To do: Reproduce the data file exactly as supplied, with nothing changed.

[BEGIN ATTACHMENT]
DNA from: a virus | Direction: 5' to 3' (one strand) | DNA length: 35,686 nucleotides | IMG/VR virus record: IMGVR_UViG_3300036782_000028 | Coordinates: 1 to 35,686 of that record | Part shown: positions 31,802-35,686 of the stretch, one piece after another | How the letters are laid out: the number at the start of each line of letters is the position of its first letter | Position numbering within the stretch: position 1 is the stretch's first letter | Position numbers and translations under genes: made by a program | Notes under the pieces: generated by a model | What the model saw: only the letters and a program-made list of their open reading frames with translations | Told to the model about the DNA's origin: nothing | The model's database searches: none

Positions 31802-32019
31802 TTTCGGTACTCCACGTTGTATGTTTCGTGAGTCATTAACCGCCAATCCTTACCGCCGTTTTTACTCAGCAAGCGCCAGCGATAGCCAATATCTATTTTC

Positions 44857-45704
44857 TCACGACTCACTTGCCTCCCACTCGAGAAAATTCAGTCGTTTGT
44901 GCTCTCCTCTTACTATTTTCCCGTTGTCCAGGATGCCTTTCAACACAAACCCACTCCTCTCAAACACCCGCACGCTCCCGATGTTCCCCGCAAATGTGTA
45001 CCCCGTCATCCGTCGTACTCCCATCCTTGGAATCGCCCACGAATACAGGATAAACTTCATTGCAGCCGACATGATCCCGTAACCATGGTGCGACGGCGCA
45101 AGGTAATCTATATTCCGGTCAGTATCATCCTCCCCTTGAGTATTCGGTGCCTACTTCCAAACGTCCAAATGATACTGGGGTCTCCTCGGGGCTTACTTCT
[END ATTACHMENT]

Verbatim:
DNA from: a virus | Direction: 5' to 3' (one strand) | DNA length: 35,686 nucleotides | IMG/VR virus record: IMGVR_UViG_3300036782_000028 | Coordinates: 1 to 35,686 of that record | Part shown: positions 31,802-35,686 of the stretch, one piece after another | How the letters are laid out: the number at the start of each line of letters is the position of its first letter | Position numbering within the stretch: position 1 is the stretch's first letter | Position numbers and translations under genes: made by a program | Notes under the pieces: generated by a model | What the model saw: only the letters and a program-made list of their open reading frames with translations | Told to the model about the DNA's origin: nothing | The model's database searches: none

Positions 31802-32019
31802 TTTCGGTACTCCACGTTGTATGTTTCGTGAGTCATTAACCGCCAATCCTTACCGCCGTTTTTACTCAGCAAGCGCCAGCGATAGCCAATATCTATTTTC

Positions 44857-45704
44857 TCACGACTCACTTGCCTCCCACTCGAGAAAATTCAGTCGTTTGT
44901 GCTCTCCTCTTACTATTTTCCCGTTGTCCAGGATGCCTTTCAACACAAACCCACTCCTCTCAAACACCCGCACGCTCCCGATGTTCCCCGCAAATGTGTA
45001 CCCCGTCATCCGTCGTACTCCCATCCTTGGAATCGCCCACGAATACAGGATAAACTTCATTGCAGCCGACATGATCCCGTAACCATGGTGCGACGGCGCA
45101 AGGTAATCTATATTCCGGTCAGTATCATCCTCCCCTTGAGTATTCGGTGCCTACTTCCAAACGTCCAAATGATACTGGGGTCTCCTCGGGGCTTACTTCT